The official blog of American Veteran Magazine, the national quarterly publication of AMVETS.

Thursday, May 14, 2009

Obama fights to keep detainee photos secure

Yesterday, President Barack Obama took a strong stance against the ACLU, which is demanding the release of alleged detainee abuse photos from Iraq and Afghanistan.

After speaking with his generals on the ground, Obama decided that releasing the photos would only embolden our enemies, endangering American troops around the world.

Obama noted that there was nothing particularly compelling in the new images, and that it would only provide fodder to our enemies at a time when we have made tremendous strides in Iraq and during a pivotal transition period in Afghanistan.

Personally, I applaud the President's decision to keep our troops' best interest in mind.

Today, our men and women in uniform are fighting against a brutal enemy that has never demonstrated consideration for international law or compassion for battlefield detainees.

To the contrary, our troops have shown considerable care and compassion for enemy combatants. Troops who have served in the combat zone know first-hand that Iraqis and Afghanis caught up in the fighting would rather spend some time in an American detention facility with three hots and a cot, than be turned over to the local criminal justice system, or worse, Al Qaeda.

Naturally, there have been flaws in our system, as we saw through the Abu Ghraib debacle. Fortunately, troops and leaders who have violated our standards of conduct have been held accountable. Releasing these photos would not serve the public interest. Rather, it would be dangerous for our troops on the ground. The President has made a responsible decision to fight their release.

Al Qaeda and its global network of extremists are surely chomping at the bit for the U.S. government to release more photos of someone defacing the Koran or verbally dressing down a detainee. We should not seek to satisfy their need for increased propaganda against our troops.

I am proud of the stand President Obama has decided to take and his reasoning behind it. Our military has made tremendous progress over the last couple of years in our global contingency operations. Why would we jeopardize that progress and the safety of our volunteer forces to placate the ACLU?


(Media: Video: President Barack Obama addresses U.S. troops on a recent visit to Iraq. Official White House video. Photos, Middle: Detainees at a detention facility i Iraq participate in voluntary religious discussions with an Iraqi Imam. U.S. Army photo by Spc. Michael V. May, released. Bottom: A detainee receives medical care at a hospital in Guantanamo Bay. U.S. Army photo by 1st Lt. Sarah Cleveland, released.)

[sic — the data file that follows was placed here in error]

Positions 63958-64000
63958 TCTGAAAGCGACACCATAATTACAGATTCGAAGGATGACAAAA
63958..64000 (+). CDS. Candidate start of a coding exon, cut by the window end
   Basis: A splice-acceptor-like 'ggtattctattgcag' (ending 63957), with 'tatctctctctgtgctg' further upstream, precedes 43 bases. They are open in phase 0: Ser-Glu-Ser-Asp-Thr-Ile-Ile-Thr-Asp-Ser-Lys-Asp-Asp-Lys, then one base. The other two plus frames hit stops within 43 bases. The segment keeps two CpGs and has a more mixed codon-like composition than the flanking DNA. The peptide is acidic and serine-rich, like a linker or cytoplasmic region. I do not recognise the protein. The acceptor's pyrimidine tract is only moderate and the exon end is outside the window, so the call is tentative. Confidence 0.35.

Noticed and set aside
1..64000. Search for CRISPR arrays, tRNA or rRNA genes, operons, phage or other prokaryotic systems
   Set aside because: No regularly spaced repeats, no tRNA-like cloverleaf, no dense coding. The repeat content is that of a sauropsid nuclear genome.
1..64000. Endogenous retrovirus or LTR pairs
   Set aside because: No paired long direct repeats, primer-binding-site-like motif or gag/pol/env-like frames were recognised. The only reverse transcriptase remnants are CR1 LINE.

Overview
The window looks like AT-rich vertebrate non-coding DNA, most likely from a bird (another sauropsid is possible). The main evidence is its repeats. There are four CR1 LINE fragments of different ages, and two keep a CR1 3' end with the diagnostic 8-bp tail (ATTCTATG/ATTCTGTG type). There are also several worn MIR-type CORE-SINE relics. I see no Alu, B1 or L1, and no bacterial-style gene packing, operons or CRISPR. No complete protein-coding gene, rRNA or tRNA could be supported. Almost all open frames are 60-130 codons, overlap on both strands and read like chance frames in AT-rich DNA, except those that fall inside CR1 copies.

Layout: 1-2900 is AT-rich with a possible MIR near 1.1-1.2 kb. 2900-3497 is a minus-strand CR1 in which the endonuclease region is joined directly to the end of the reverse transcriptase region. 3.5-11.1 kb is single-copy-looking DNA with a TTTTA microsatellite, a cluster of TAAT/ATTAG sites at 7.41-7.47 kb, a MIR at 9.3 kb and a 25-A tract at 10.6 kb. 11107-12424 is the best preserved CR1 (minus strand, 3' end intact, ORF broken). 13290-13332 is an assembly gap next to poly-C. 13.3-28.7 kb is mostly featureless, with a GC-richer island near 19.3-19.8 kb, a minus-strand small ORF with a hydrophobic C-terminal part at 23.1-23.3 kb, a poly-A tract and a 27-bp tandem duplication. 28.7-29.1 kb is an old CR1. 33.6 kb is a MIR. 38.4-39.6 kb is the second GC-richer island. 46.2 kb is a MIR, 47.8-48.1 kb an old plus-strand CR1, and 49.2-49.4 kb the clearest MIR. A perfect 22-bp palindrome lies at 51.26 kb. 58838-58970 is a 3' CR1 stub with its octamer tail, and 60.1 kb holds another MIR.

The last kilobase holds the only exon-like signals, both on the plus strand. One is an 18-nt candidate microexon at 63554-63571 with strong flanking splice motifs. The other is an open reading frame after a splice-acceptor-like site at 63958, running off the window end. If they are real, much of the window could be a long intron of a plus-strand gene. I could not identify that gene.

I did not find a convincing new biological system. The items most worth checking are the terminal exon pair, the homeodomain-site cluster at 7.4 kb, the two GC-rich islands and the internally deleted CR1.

1. If we do not disclose the photos now and sweep it under a rug we WILL BE DOING THE SAME THING in the future, maybe with innocent Venezuelans, Iranians, Chinese or any other country we decide to invade

  2. Gee… kinda makes you think… doesn’t it?

    Why are they NOW realizing that the release of these may not be in our best interest? Now that Obama is President, they re-think the release of such things. What a bunch of BS. How much you want to bet that the ACLU is now putting their third and fourth string, junior grade lawyers on this. Now that Bush is out of the White House, no sense wasting the first stringers.

  3. 1)The fact that Obama won't release them can be used as propoganda to show that this administration is no different than the last.
    2) Oh, so there was no insurgency before the original photos were released? Come on now.
    3)I don't believe that many detainees are happier as detainees than free men. That's ridiculous.
    4) Leaders have not been held accountable for Abu Ghraib. What about the Bush Administration officials who attempted to use legal jargon to condone the use of torture? They put the system in place, yet no one who was part of it has been investigated.

  4. "Anonymous," I hope you will take a look through the post again, and reconsider what I'm saying. I'm discussing Iraqis and Afghanis who have been caught in the fighting; those who would be considered enemy combatants. When given the option, they much prefer to be in the custody of U.S. forces, who treat them humanely, rather than the native criminal justice system, or the kill houses of Al Qaeda, with body parts, pools of blood, and brain matter strewn across the walls amid a handyman's chest of "Hostel"-esque torture devices. I've seen this first-hand, and I know the choice is clear. What's a little sleep deprivation and interrogation, compared to certain dismemberment and death for you and, most likely, your family? The last time we released photos, our enemies seized on the opportunity to recruit new fighters. Obama inherited these conflicts, and our military has made such significant progress over the last couple of years. You want us to be able to leave Iraq, right? Why jeopardize our progress to placate the ACLU with dated photos on which the Pentagon has already taken corrective action? What will they honestly do with the photos, aside from plaster them across the internet, speculate on context, and endanger American lives? It's such a short-sighted and dangerous proposition, which is why I'm happy to see the President is listening to his generals on this.